A Budget is Unnecessary
I am going to make a bold statement. A budget is unnecessary. A budget is one of several financial reports, i.e. net worth, income and expense, and cash flow, that can be used to help guide you and your family on how to allocate your income.
A budget will not answer why you are overspending, lack savings, or can’t pay down your debt.
Having a budget may not work for everyone. This article will explore why a budget is unnecessary in a traditional sense.
Budgets Have a Negative Connotation
Certain personalities prefer the limitations a budget can set. For others, it makes them feel squeezed, uncomfortable, and guilty when they blow their budget. Much like when you diet, these emotions can lead to feeling like a failure. Many others are not really sure how a budget should be used.
From someone who teaches individuals and families how to budget, I personally do not budget. I never have used one to run my household. Before I go further, let me clarify an important point, I have never been a spendthrift. As a child, I was not centered on having possessions and adopted the concept of saving at a very early age.
As an adult, I embraced the concept of not spending more than my income. During my marriage, my late husband and I never purchased anything using a credit card without the knowledge that we had the money pay for it in the bank. This kept our expenses in check.
Three Tips on How to Manage Money Without a Budget
I managed the household mostly by implementing these three tips below:
Carefully Consider Each Purchase Based on its own Merit.
Ask yourself, “Do I really want to spend (whatever the price is listed) on this product, item, or service?” You may want to picture how and when you will use it.
In other words, filter each decision and make a conscious choice as to whether this purchase is worth it. To be clear, you will still buy things and services that you don’t need or use. The point is, it will cut down on these purchases.
Each Partner Needs Their Spending Money
Each partner should have their own spending money. As a couple discuss what expenses the spending money should and should not include. From there decide on the frequency, i.e. weekly, bi-weekly, or monthly and the amount.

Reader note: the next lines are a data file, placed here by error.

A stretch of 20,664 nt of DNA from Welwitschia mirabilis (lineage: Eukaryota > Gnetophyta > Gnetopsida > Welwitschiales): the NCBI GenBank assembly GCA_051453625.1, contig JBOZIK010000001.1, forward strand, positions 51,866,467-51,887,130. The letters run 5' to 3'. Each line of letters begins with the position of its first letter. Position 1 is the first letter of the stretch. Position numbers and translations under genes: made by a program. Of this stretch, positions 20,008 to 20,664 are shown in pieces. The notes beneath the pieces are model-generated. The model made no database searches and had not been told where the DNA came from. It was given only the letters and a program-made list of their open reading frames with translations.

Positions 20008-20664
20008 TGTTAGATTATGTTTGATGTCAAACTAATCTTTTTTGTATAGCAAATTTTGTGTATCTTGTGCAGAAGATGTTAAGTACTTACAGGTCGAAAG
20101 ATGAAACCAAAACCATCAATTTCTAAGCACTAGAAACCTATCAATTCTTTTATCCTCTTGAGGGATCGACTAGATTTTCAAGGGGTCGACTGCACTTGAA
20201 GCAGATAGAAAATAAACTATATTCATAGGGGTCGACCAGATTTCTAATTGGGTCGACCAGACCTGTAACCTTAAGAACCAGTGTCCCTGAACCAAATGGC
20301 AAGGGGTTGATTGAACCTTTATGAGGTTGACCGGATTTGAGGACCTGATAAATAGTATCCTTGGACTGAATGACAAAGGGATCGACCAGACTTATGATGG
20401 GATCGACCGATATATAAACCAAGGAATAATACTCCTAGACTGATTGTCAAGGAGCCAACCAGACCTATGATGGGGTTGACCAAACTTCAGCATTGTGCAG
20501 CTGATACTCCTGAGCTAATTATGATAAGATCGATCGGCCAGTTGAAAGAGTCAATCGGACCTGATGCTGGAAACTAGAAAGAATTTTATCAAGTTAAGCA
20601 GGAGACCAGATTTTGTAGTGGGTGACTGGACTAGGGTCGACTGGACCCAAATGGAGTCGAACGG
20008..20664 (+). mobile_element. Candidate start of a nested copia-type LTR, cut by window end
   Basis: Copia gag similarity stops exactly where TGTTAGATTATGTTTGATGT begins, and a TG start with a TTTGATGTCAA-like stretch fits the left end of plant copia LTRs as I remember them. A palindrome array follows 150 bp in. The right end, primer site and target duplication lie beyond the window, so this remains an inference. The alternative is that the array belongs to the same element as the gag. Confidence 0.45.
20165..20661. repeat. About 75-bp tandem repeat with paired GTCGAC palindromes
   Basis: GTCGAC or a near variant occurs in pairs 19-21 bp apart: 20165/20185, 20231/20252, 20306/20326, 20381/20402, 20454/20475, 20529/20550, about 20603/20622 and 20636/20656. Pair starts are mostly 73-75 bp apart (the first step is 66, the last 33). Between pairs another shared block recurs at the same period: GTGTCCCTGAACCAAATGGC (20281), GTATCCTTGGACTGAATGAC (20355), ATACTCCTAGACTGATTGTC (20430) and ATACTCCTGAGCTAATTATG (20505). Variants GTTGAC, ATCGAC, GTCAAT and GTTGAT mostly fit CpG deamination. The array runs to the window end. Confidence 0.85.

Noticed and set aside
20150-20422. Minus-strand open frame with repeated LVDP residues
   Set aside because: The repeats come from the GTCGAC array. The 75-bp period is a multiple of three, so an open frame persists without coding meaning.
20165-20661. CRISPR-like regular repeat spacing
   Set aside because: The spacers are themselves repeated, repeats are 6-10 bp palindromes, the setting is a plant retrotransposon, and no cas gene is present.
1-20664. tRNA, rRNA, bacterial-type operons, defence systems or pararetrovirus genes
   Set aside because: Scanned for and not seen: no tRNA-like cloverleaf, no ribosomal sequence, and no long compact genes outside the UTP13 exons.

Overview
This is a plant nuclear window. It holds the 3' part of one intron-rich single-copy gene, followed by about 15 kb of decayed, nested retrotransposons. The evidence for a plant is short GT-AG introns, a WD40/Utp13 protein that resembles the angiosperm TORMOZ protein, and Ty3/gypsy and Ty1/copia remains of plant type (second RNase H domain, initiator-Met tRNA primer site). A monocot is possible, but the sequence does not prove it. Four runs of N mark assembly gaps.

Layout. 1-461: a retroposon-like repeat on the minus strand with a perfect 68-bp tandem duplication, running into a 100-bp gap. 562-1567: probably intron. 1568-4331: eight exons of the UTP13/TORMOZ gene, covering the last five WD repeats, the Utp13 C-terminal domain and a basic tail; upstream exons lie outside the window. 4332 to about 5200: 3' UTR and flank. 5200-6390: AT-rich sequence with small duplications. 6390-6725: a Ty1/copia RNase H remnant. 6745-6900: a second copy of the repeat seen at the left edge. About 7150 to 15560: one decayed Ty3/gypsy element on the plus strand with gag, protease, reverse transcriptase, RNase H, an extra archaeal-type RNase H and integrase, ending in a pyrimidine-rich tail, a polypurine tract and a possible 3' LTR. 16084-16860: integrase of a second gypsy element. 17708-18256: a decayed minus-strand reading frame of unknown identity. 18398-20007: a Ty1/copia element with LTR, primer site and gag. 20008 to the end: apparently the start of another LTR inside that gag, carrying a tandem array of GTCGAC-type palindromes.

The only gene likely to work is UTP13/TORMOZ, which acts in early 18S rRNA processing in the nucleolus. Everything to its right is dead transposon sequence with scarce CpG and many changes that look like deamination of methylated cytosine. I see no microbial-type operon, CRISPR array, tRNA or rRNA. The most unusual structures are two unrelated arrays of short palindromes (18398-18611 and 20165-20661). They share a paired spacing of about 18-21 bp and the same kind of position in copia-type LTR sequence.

As a side note, you have eliminated several categories that you would otherwise need to budget.
Use Cash for Groceries and Eating Out
The three largest expenditures for a typical household are housing, transportation (auto loans, leases, maintenance), and food. The easiest way to keep food cost down is to use cash. Decide on a monthly or weekly amount. You can have two different amounts, one for the grocery store and one for eating out.
Again, no need to keep any records unless you want to track groceries verses eating out.
Replace a Budget with an Annual Spending Review
While, I am suggesting you can eliminate a budget, you should have periodic reviews of your spending and savings. You want to make sure that it stays within a certain range. You may not realize, in a year, how much you are spending in various categories.
For me, I prepare annual reviews. Last year, I spent much less on groceries and eating out than I thought and a little more than I would like on clothing. Since clothing was more than I had anticipated, I am watching it more closely during the year. My overall spending, interestingly, has stayed about the same for many years.
If budgeting is not working for you, then perhaps a budget is unnecessary. There are other ways to monitor your spending and saving. Using a budget does not guarantee financial stability. What’s more important is learning how to monitor your spending.
What do you think? Is a budget unnecessary?